UK prime minister, David Cameron, commits to ‘in/out’ EU referendum in 2017

23 January 2013

British prime minister, David Cameron, has promised an ‘in/out’ referendum on the UK’s continued membership of the European Union (EU) before the end of 2017. The vote to either leave the EU or stay is dependent on his Conservative party winning the next general election, due to be held in just over two years’ time.

The implications of a possible UK exit from the EU are profound for the financial services technology sector, with London’s position as the premier trading hub in Europe and the establishment of large technology companies in the country potentially threatened by an exit. The Financial Transaction Tax (FTT) imposed by Europe, which the UK is fighting against, is just one example of the growing rift opening up between the UK and the continent.

In his much-anticipated speech, postponed because of the hostage drama in Algeria, David Cameron said that the Conservative party manifesto for the 2015 general election will ask for a mandate to negotiate a “new settlement” for Britain in Europe, which will be put to voters in a referendum within the first half of the five-year Parliament.

Cameron also, however, pledged that he would campaign “with all my heart and soul” for the UK to remain an EU member when the referendum takes place and added that a decision by the electorate to withdraw would be “a one-way ticket, not a return”. The consequences of any possible EU exit for businesses in terms of tax and regulatory laws, the jurisdiction of EU-wide laws, and more generally in terms of jobs, investment and economic prospects for the UK, are widespread.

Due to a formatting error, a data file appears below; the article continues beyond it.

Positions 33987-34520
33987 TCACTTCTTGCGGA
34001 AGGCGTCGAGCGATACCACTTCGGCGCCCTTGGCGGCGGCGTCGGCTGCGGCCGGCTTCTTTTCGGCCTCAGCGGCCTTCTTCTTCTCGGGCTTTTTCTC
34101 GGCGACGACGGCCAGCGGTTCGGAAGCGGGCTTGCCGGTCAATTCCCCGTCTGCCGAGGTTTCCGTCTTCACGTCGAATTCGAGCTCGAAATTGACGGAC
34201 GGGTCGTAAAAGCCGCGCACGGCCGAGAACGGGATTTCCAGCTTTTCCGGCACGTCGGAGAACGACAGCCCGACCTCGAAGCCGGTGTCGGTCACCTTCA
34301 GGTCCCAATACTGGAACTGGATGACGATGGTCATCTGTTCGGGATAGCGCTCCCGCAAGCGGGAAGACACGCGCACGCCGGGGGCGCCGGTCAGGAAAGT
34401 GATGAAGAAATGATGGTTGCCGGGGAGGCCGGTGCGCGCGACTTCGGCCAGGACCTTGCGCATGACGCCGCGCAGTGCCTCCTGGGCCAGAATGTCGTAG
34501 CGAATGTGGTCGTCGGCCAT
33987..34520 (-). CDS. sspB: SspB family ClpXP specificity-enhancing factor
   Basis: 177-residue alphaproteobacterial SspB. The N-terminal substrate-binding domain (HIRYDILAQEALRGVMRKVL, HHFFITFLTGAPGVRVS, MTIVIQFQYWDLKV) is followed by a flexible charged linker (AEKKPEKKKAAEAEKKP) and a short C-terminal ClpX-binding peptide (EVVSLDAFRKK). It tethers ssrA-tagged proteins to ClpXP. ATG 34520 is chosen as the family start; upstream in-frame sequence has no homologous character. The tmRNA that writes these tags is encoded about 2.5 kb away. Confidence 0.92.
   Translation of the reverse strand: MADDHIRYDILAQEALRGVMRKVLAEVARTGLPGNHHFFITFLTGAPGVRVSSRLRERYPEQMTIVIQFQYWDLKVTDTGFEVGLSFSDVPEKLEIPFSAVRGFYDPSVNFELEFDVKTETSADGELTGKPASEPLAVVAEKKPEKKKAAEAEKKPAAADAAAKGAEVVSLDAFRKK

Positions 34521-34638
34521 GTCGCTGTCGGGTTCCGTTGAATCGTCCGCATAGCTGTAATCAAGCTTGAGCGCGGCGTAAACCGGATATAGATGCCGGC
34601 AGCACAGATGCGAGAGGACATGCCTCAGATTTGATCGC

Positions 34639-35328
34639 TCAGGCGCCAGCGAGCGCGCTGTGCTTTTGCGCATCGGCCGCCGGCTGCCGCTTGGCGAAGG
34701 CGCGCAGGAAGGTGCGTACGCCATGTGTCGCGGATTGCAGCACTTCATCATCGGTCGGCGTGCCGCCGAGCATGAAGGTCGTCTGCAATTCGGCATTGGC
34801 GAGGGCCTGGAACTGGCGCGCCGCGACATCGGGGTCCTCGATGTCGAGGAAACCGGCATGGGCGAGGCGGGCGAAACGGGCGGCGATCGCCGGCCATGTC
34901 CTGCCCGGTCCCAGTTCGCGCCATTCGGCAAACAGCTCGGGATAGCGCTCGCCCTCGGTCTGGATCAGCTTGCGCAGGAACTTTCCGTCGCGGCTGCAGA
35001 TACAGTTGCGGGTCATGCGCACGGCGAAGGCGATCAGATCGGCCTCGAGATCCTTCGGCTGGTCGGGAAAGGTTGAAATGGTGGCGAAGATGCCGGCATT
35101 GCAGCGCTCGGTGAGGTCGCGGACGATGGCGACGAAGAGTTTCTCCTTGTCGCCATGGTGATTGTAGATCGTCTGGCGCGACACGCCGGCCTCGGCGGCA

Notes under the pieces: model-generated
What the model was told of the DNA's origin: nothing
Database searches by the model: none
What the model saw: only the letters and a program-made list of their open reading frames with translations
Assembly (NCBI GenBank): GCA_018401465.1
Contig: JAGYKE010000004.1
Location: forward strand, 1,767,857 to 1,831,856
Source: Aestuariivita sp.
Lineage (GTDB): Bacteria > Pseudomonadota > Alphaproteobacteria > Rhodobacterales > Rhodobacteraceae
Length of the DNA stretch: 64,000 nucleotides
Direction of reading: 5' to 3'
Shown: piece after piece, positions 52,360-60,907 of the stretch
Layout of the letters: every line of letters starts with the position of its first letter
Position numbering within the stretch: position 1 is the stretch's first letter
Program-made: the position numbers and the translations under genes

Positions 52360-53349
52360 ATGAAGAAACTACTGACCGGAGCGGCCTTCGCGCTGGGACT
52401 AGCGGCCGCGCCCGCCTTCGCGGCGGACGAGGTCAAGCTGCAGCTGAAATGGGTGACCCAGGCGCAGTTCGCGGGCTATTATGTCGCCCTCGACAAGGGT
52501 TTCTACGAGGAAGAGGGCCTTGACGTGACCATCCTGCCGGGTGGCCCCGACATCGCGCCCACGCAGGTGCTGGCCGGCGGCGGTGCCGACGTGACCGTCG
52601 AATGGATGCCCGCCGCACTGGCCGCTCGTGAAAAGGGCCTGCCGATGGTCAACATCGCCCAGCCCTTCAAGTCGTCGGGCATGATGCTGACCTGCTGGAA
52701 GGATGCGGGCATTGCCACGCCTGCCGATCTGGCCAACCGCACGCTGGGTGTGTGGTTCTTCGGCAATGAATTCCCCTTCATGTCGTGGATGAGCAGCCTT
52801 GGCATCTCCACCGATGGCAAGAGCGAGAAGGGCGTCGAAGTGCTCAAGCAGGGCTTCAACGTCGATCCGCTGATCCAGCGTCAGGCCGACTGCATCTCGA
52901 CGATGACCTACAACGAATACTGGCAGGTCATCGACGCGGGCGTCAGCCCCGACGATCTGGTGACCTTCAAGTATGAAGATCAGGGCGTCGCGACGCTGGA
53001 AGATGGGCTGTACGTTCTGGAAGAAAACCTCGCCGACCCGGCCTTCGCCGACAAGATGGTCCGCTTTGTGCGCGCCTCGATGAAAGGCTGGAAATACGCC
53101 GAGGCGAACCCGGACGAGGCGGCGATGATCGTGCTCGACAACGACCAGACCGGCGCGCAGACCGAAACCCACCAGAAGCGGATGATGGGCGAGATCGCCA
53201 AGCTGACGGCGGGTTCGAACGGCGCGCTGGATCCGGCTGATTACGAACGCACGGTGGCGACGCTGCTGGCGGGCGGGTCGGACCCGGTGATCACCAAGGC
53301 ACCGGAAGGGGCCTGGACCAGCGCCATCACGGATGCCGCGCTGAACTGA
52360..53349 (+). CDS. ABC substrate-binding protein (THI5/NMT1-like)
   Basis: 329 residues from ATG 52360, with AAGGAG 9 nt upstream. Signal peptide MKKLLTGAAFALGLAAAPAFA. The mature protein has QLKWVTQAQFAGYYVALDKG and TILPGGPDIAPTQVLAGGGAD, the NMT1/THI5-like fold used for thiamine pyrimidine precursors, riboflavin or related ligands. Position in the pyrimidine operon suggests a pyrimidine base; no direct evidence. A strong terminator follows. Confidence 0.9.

The prime minister acknowledged that public support in the UK for the EU was “thin” and concern over the lack of democratic accountability is “particularly acute”. However, a vote now between the European status quo and departure would be “an entirely false choice”, as the EU is set to be “transformed perhaps beyond recognition” over the next few years by measures needed to save the euro single currency.

Reaction to Possible UK Exit from EU
Commenting on the PM's speech French foreign minister, Laurent Fabius, said: It could be dangerous for the UK itself because the UK outside Europe? Difficult. The other day I was at a meeting with lots of British people, in particular businessmen, and I told them cleverly that if the UK decides to leave Europe we will roll out the red carpet.

“We want the British to be able to bring all their positive characteristics to Europe... but you can't do Europe a la carte. I'll take an example which our British friends will understand. Let's imagine Europe is a football club and you join, but once you're in it you can't say, 'Let's play rugby'.”

Pierre Moscovici, the French finance minister, was less critical and said that the UK had always been a “particular” but “extremely useful” EU member. “The European spirit is also to respect diversity. I support one Europe and one Europe that is differentiated, one Europe where some can advance more quickly than others,” he added.

Other critics suggested that Cameron was proposing a “28-speed Europe” and that the UK was attempting to impose its own rules on the rest of the EU.

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